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Prosecutor: 3 people, including nun, face voter fraud charges in Hamilton County

Nun resigns job as a result of indictment

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CINCINNATI - Within a short time after reporting she would plead guilty to a voter fraud charge, Sister Marguerite Kloos resigned as Dean of the Division of Arts and Humanities at the College of Mount Saint Joseph.

Hamilton County Prosecutor Joe Deters on Monday announced Kloos' cooperation, along with indictments on additional voter fraud charges against Russell Glassop and Melowese Richardson, stemming from the 2012 Presidential election.

Kloos' charge results from forging a signature and submitting an absentee ballot for a fellow nun who died, according to the prosecutor's office.

A Hamilton County grand jury indicted Glassop on one charge of illegal voting and Richardson on eight counts of illegal voting.

Glassop is accused of submitting his wife's absentee ballot after she passed away.

Glassop and Kloos face 18 months in jail if convicted.

"Both of those are very sad cases," said Tim Burke with the Hamilton County Board of Elections. "There's no doubt that these individuals had the mistaken belief that they could honor their late loved one by voting for them the way they would have voted, or at least the way they believed they would have voted. But you can't do that. It's just wrong."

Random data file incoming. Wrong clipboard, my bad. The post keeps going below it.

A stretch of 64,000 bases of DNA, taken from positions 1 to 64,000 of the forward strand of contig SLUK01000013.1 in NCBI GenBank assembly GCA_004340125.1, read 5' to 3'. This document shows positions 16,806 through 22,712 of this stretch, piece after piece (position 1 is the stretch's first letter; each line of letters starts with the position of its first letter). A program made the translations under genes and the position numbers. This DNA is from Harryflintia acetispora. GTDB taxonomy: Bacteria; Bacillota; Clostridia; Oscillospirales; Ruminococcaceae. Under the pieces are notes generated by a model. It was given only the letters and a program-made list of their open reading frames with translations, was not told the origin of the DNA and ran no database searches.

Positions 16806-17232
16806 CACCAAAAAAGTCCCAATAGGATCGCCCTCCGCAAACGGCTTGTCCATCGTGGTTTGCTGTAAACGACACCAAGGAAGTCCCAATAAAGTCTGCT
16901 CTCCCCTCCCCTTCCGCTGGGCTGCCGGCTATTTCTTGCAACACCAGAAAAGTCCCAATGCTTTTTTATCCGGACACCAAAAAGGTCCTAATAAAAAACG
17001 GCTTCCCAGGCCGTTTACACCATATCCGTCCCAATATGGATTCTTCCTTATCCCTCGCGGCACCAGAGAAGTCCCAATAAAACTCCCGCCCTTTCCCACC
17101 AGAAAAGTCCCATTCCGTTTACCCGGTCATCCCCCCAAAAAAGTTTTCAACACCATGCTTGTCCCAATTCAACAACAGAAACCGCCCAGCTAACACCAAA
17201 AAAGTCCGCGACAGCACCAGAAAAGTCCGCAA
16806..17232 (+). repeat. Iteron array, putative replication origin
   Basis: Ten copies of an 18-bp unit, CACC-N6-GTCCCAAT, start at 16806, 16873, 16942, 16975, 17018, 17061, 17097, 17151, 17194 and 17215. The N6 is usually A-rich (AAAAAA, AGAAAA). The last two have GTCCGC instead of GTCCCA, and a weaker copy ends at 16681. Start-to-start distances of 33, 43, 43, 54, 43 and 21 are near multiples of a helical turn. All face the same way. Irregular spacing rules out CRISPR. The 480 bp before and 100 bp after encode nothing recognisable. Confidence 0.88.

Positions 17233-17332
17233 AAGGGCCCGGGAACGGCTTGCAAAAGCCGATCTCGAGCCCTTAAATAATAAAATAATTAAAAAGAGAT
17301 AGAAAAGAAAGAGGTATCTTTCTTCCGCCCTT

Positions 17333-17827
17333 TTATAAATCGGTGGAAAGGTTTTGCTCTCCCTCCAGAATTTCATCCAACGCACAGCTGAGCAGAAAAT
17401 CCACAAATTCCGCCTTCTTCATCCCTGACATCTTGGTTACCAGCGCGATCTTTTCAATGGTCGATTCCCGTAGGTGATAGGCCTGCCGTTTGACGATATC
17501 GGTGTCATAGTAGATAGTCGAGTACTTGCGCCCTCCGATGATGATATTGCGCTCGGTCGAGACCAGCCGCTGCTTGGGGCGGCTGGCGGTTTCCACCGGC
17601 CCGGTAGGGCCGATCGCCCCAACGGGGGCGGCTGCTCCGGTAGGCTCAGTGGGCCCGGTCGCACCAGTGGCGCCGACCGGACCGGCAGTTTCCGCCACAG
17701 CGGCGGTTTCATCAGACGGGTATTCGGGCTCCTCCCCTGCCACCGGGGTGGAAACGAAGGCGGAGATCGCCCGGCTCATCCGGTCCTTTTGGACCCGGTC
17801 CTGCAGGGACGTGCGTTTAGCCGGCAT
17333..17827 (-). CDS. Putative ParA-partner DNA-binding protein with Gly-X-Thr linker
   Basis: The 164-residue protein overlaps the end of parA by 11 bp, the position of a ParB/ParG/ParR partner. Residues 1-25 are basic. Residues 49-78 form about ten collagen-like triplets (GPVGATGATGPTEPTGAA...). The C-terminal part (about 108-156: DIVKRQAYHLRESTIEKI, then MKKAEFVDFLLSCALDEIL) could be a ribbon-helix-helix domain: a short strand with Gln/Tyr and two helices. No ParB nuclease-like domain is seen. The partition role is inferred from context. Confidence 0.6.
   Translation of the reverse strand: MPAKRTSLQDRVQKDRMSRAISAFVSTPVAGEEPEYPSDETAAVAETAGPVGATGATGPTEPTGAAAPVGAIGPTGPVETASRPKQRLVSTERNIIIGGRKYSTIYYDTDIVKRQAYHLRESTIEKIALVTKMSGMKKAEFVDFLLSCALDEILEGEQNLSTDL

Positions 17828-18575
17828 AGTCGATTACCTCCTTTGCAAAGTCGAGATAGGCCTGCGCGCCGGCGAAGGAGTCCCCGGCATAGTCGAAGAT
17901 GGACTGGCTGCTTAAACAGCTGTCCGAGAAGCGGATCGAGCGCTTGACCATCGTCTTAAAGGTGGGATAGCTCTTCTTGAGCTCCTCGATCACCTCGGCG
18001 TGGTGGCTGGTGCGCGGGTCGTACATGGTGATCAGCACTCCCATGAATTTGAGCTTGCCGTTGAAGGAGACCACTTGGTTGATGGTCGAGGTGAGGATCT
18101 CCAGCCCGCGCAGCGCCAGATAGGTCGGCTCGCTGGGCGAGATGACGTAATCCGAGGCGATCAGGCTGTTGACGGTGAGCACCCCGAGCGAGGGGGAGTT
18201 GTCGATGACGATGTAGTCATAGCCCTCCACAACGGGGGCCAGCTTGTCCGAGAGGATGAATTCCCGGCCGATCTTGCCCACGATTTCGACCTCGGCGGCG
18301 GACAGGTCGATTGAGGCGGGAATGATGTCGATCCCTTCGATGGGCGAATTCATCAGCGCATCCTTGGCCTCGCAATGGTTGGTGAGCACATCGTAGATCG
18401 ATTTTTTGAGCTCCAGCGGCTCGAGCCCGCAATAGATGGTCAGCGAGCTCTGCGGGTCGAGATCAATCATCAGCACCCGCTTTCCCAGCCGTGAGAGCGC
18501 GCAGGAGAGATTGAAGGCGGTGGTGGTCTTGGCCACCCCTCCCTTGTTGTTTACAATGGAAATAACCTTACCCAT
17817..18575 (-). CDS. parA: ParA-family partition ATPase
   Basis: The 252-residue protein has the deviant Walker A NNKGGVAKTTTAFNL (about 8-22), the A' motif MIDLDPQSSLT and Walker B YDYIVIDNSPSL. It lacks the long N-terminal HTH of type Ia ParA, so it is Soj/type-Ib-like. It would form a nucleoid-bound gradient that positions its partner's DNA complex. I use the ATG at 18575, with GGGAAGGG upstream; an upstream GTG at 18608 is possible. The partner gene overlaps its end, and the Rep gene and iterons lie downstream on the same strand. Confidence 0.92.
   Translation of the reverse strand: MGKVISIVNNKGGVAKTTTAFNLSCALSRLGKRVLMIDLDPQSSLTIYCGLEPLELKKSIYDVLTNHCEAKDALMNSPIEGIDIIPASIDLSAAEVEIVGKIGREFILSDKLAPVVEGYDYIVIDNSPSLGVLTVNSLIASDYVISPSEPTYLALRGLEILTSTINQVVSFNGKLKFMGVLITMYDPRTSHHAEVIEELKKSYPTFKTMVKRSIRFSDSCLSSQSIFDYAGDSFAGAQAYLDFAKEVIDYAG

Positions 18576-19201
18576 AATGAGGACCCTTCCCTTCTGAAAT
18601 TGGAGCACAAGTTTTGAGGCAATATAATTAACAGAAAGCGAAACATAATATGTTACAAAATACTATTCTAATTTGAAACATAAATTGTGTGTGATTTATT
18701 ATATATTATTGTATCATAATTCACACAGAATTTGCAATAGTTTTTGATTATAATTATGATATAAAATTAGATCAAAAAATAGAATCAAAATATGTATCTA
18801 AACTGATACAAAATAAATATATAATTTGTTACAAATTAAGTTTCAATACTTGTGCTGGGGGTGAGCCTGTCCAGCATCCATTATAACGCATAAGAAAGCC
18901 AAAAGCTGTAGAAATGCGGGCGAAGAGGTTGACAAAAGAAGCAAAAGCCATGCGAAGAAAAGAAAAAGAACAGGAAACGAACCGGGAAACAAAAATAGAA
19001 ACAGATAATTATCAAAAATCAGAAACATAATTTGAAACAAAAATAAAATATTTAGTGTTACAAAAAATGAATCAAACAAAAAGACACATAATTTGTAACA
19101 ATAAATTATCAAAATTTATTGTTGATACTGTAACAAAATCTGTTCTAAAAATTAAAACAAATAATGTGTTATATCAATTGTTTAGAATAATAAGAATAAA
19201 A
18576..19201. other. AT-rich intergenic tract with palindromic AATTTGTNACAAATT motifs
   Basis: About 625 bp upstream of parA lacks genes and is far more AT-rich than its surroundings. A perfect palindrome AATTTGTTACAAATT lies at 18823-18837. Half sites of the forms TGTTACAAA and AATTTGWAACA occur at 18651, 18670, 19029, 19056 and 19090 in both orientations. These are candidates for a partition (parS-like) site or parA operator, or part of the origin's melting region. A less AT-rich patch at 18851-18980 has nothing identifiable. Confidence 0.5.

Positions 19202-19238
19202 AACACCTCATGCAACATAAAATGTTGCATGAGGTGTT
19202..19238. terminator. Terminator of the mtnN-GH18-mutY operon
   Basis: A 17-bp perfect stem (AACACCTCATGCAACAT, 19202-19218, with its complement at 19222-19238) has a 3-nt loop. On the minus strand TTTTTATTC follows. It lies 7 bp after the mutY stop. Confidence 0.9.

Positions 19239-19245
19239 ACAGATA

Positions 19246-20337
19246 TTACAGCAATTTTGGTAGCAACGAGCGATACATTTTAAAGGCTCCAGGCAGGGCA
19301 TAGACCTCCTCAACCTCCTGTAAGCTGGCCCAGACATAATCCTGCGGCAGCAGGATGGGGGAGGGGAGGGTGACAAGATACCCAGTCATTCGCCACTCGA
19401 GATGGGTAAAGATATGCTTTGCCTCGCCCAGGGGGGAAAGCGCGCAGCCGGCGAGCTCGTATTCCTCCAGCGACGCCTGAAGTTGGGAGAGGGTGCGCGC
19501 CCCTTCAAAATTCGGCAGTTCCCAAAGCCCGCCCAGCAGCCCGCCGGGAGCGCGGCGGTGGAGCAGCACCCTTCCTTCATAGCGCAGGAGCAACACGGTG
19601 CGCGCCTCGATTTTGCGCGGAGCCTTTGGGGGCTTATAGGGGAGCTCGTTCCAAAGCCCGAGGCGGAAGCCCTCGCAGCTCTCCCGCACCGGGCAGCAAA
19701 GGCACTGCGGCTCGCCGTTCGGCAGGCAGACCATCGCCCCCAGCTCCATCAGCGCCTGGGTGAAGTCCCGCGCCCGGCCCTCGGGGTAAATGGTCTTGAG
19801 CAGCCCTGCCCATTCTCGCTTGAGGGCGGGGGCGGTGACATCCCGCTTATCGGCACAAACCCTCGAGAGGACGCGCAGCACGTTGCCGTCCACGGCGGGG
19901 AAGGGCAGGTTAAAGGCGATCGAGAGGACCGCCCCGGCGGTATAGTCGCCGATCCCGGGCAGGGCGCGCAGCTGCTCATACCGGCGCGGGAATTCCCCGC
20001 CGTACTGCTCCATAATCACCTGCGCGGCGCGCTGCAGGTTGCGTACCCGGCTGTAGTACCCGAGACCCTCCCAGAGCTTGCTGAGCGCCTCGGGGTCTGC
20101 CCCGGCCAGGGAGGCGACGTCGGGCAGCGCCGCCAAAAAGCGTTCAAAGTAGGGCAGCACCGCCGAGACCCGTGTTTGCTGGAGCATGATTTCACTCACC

Richardson could spend 12 years in prison if convicted on all charges.

Richardson is accused of voting twice on her own behalf and then voting for others in the same election.

"Elections are a serious business and the foundation of our democracy," Deters said in a news release. "In the scheme of things, individual votes may not seem important but this could not be further from the truth.  Every vote is important and every voter and candidate needs to have faith in our system.  The charges today should let people know that we take this seriously. This is not North Korea."

Three additional cases of voter fraud are under investigation by the Hamilton County Prosecutor's Office.

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